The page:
Article in English | MEDLINE | ID: covidwho-1060088

ABSTRACT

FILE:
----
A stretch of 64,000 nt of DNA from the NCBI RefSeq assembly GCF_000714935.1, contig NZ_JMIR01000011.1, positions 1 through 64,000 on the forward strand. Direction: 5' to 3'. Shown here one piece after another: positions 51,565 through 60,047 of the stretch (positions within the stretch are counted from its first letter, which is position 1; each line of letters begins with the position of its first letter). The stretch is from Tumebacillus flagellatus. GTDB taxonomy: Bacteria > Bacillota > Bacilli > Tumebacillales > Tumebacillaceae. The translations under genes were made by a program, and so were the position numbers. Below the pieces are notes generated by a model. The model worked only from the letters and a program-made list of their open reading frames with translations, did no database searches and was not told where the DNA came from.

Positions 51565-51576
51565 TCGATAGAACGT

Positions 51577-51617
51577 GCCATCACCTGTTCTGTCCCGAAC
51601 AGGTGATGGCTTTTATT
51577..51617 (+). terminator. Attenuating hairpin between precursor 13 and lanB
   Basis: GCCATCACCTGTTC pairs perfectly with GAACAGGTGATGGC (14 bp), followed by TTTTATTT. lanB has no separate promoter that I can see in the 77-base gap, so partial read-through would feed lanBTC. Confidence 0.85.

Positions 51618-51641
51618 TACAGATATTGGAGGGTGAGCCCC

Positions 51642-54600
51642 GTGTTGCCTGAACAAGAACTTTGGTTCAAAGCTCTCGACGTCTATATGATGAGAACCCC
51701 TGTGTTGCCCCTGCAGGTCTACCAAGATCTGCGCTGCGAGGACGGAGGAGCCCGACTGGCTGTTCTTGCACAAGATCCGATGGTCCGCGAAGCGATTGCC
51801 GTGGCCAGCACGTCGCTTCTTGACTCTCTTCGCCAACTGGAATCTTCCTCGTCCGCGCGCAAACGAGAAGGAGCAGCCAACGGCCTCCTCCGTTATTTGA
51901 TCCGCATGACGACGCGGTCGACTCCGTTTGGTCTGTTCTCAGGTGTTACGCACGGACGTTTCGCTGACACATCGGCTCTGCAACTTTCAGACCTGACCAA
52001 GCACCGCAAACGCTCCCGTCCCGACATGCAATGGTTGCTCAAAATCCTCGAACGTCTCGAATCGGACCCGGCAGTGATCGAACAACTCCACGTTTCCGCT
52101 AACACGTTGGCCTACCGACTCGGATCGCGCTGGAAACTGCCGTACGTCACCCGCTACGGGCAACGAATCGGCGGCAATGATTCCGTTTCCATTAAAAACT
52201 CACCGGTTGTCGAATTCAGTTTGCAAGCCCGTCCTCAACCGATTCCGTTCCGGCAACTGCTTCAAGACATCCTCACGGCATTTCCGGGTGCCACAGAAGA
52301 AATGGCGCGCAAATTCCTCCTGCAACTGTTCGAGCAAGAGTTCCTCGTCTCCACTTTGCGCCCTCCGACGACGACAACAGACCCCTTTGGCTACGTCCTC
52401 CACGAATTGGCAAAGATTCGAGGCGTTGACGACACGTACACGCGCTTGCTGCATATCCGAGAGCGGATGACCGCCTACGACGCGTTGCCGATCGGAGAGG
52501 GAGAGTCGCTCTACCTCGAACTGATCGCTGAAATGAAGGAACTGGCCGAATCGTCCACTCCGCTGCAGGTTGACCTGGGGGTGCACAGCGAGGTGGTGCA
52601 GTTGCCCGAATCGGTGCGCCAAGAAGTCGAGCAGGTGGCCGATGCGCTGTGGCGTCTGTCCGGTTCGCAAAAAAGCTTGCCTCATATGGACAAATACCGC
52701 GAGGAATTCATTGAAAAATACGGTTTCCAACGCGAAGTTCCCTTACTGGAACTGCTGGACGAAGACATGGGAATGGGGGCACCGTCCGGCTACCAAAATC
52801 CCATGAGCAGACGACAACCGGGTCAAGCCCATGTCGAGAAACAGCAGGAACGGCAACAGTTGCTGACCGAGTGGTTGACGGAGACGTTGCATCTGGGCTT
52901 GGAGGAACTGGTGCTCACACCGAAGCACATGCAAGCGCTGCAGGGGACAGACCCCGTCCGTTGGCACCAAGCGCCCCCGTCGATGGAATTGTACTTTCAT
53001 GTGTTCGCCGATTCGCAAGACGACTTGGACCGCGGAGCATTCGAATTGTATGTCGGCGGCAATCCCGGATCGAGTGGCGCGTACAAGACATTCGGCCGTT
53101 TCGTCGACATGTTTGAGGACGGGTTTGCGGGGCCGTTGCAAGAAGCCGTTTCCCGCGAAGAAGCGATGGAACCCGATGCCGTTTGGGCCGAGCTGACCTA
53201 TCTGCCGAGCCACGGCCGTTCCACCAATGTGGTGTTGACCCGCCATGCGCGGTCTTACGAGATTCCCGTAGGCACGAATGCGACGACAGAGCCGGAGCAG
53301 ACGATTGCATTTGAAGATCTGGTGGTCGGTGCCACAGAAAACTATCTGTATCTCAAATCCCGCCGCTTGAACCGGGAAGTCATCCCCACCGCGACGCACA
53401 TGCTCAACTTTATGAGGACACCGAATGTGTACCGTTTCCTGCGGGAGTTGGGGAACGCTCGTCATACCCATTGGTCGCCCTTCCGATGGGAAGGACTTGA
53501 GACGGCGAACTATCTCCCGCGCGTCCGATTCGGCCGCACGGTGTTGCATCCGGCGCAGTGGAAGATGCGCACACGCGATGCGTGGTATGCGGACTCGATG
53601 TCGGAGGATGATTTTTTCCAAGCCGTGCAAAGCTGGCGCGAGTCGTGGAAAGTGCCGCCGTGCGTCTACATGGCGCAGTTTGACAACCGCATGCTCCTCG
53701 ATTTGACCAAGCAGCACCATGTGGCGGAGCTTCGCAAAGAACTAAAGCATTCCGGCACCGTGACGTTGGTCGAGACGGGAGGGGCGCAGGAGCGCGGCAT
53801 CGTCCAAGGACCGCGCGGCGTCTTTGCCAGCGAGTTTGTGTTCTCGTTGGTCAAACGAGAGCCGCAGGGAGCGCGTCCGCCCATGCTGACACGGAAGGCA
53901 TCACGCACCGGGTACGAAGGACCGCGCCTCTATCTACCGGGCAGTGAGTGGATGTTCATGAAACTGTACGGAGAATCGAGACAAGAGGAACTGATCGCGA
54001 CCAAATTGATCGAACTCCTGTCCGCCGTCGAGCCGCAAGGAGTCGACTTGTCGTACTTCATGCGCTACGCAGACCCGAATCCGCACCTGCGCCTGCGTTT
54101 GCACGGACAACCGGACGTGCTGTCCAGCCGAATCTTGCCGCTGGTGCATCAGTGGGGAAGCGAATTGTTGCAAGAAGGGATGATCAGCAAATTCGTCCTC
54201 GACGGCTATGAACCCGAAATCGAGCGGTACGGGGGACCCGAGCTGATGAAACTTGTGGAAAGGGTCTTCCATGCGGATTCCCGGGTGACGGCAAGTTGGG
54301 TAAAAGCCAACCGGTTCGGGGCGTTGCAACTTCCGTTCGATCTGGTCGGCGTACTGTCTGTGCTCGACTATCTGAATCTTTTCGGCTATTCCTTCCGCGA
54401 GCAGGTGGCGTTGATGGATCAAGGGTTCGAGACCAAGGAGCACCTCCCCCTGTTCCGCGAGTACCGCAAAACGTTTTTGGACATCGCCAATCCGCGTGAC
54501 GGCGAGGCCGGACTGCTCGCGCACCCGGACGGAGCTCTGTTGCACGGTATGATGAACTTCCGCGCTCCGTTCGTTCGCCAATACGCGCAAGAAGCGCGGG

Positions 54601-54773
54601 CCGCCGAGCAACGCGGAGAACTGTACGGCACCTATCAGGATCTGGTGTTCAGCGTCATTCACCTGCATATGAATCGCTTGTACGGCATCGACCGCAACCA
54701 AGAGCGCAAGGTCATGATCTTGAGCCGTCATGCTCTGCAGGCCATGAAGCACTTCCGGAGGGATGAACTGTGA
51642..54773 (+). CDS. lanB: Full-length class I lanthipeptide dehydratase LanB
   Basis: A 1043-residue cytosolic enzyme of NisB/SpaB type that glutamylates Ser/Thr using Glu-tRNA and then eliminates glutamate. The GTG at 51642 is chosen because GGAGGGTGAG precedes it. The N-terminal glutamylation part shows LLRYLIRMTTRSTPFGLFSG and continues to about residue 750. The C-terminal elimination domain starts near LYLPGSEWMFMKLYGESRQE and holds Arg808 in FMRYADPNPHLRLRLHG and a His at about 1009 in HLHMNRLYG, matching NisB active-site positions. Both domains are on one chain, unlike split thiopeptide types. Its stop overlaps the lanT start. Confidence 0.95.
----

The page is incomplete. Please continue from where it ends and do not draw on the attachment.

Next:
OBJECTIVE: Pregnant women can be infected by severe acute respiratory syndrome coronavirus 2 (SARS-CoV-2), yet the incidence of perinatal infection is low. We hypothesized that this could be related to low expression of the membrane receptor for SARS-CoV-2, angiotensin-converting enzyme 2 (ACE2), in the fetoplacental unit. We evaluated protein expression of ACE2 at various gestational ages in both placentae and fetal organs from pregnancies not infected with SARS-CoV-2. METHODS: In May 2020, using samples from a registered biobank, we performed immunohistochemical analysis for ACE2 in tissue samples from fetal organs and placentae from five cases of second- or third-trimester medical termination of pregnancy in healthy women (performed between 15 and 38 weeks' gestation), as well as a further two placentae, one from a 7-week spontaneous miscarriage in a non-infected woman and one from a symptomatic pregnant woman positive for SARS-CoV-2 delivered by Cesarean section at 34 weeks. Samples were paraffin-embedded and organ tissues included kidney, brain, lung, intestinal tract, heart and testis. Matching tissues (kidney, intestinal tract, lung and testis) from autopsies of four 8-year-old children were tested as controls. Tissue sections were incubated with rabbit monoclonal anti-ACE2, and protein expression of ACE2 was detected by immunohistochemistry. RESULTS: ACE2 expression was detected in fetal kidney, rectum and ileum samples from 15 weeks onwards and in the pediatric controls. It was barely detectable in fetal lung samples at 15 + 5 weeks' gestation and not detectable thereafter, and, in the pediatric controls, ACE2 was detectable only in type-2 pneumocytes. No ACE2 expression was found in the cerebral ependymal or parenchymal tissues or in cardiac tissues. ACE2 was expressed in placental syncytiotrophoblast and cytotrophoblast samples, but not in the amnion, from 7 weeks onwards. The intensity and distribution of ACE2 staining in the placenta from the symptomatic SARS-CoV-2 woman was similar to that in the non-infected placentae. CONCLUSIONS: Marked placental expression of ACE2 provides a rationale for vertical transmission at the cellular level. Absence of ACE2 expression in the fetal brain and heart is reassuring regarding the risk of congenital malformation. Clinical follow-up of infected pregnant women and their children is needed to validate these observations. © 2020 International Society of Ultrasound in Obstetrics and Gynecology.